Twenty Miles is not just about hockey. It is also a coming-of-age story as the protagonist, Isabel Norris (Iz), struggles to find her own direction in her first months away from home as a student at Winnipeg University, a fictionalized version of the University of Manitoba where Hedley played defense for the Bisons for three years. Iz is the daughter of a junior hockey star who dies before she’s born and a mother who abandons her, seemingly at birth (though we are never party to the details). From Charles Dickens’ Great Expectations to Margaret Laurence’s The Diviners (another great Manitoba novel I highly recommend), the orphaned child the orphaned child is a common trope in novels of development such as this one. In most of these novels, the question of inheritance is significant. As they grow up, the characters grapple with the question of whether they are who they are because of who their parents were (nature) or because of what they have learned as they grow up (nurture). With no parents with whom to compare themselves, this becomes a significant problem for characters in these stories.
Although Iz inherits seems to inherit the gift of her father’s skilled hands and athleticism, the question for her is whether or not she truly wants to play hockey or if she plays hockey because that is what everyone expects of her. As she grows up, it is almost as if she is slotted into the empty spot her father no longer occupies in the lives of his parents. It becomes hard for her to tell if this is truly her destiny or if she only thinks it is because of the insistence of Sig and others that she shares her father’s gift. The theme of inheritance looms large in hockey literature, and in hockey itself. What Hedley is able to do in this novel is to explore this idea through the perspective of a female character rather than the more typical male character we read about who struggles to meet the expectations set for him by others.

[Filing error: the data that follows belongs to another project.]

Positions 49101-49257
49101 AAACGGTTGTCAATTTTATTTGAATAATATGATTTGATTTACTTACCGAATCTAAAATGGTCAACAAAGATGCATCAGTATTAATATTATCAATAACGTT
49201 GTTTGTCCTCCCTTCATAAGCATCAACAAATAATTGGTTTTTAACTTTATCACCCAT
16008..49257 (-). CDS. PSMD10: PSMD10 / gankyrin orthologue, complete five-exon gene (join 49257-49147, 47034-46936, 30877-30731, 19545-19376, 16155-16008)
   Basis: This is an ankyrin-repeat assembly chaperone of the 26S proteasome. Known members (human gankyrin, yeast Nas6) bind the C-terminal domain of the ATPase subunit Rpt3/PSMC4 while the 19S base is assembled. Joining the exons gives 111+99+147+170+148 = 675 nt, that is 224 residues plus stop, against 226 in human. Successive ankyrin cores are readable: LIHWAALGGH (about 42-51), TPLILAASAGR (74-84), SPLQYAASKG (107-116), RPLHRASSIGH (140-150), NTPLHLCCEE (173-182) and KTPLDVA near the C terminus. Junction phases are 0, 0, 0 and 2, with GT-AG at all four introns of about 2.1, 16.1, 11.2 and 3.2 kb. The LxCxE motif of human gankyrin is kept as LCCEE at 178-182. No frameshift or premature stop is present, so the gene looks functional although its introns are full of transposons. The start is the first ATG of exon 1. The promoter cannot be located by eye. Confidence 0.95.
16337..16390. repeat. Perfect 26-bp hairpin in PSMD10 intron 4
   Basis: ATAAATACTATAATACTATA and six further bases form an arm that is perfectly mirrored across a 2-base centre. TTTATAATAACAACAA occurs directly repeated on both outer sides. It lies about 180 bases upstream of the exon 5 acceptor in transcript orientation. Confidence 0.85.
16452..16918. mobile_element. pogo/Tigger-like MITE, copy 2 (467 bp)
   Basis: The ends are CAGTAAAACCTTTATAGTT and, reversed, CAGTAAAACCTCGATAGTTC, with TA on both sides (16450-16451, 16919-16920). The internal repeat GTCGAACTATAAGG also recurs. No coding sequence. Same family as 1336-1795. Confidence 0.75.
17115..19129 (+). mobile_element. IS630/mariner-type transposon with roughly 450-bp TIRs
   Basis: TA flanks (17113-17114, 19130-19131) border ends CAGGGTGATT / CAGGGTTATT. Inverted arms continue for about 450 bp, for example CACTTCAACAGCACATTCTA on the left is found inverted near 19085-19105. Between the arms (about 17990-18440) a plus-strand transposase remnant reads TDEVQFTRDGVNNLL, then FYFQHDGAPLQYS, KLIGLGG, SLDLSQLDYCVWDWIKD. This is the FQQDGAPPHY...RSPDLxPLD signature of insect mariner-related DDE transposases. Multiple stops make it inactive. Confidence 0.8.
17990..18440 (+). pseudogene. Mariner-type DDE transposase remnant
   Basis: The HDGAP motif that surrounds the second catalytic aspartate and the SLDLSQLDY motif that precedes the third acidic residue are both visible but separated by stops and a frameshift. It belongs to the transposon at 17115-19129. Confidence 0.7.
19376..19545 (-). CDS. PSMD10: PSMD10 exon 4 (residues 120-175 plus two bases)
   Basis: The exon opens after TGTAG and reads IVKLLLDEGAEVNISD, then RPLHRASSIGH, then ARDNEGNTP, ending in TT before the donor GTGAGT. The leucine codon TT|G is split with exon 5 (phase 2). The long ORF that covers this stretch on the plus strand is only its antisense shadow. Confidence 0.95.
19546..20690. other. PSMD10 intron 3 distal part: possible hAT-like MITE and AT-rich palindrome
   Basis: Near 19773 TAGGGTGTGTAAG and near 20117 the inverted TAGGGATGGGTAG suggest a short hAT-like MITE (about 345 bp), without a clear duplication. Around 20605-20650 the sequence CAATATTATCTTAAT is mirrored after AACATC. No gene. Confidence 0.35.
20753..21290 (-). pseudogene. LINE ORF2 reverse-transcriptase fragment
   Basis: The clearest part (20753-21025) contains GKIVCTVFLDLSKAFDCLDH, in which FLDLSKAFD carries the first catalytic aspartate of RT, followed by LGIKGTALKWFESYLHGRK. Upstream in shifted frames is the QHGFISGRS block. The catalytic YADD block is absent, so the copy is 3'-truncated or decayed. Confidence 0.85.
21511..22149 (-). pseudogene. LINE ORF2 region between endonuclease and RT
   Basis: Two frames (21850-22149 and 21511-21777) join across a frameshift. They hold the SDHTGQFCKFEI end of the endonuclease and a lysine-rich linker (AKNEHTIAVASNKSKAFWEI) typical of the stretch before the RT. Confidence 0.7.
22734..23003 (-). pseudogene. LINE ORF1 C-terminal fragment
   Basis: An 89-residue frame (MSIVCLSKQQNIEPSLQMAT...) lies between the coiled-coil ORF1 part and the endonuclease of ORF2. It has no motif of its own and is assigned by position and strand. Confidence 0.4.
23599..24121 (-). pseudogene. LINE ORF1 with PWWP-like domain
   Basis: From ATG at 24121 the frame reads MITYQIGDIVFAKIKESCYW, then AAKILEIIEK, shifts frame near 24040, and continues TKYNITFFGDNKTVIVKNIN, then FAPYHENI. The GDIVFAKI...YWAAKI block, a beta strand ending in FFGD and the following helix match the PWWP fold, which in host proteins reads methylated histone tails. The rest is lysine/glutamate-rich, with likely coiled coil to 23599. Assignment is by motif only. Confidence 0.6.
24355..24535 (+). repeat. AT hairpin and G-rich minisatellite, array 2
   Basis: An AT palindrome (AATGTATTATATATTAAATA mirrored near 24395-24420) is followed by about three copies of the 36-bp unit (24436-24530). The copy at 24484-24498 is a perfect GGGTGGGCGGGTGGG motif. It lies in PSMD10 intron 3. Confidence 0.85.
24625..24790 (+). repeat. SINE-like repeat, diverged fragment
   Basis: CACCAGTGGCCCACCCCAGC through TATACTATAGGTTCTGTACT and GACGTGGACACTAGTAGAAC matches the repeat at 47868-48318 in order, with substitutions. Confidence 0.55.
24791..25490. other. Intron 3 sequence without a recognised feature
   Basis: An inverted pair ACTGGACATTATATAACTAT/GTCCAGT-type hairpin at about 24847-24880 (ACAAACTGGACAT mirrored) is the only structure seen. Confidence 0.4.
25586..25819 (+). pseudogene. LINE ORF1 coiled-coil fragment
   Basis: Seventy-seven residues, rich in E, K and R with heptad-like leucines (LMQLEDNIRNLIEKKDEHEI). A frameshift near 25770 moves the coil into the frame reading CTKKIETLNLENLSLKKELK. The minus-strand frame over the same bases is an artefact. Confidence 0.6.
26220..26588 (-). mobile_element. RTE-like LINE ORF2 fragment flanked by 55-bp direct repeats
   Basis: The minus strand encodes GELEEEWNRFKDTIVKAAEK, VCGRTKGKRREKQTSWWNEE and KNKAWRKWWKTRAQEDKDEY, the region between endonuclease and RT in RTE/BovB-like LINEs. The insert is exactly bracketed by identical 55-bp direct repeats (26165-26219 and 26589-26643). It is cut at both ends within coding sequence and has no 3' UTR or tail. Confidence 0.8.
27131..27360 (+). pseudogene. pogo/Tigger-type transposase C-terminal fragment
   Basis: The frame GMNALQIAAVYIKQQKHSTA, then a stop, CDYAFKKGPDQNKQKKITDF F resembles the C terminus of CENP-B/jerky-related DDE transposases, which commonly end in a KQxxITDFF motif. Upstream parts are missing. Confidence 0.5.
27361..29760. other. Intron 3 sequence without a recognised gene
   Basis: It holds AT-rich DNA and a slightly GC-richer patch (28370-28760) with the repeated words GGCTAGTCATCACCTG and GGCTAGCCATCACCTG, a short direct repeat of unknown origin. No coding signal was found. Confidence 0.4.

Although Iz reflects at a number of key points in the book that hockey is “the same story told over and over” (140, 179, 183), Twenty Miles proves to us that this both is and is not the case. The dressing room banter, off-ice humor and drama, and the struggles on the ice, may seem very familiar, but through Hedley’s gift for dialogue and insightful observation we see the game in a new way; the story is both the same and different enough to reassure us that the “good ol’ hockey game” continues to change and grow.
“Yard sale!”: putting action into words
A common theme in hockey literature is the difficulty of writing about such a fast and complex game, where all the action happens on the ice and is accomplished by those who, having experienced it, have little desire to describe it to outsiders. The professional game in particular, though, is one that revolves around these actions being turned into words in the form of play-by-play commentary, score sheets, media coverage, and, today, hockey blogs and Twitter feeds. For those who have been there, on the ice, these attempts to describe the indescribable inevitably seem false. As Iz herself notes,
“Highlight reels are a lie. A hockey game writes its own Coles Notes, this much is true. It’s like it’s manufactured in an ephemeral package, ready to be butchered and filleted into three clean chunks, then chopped further, this massacre, then strung together in highlight reels – for those who missed it, for the illegitimate fans who believe that a hockey game is a list of the goals and fights, nothing else” (146).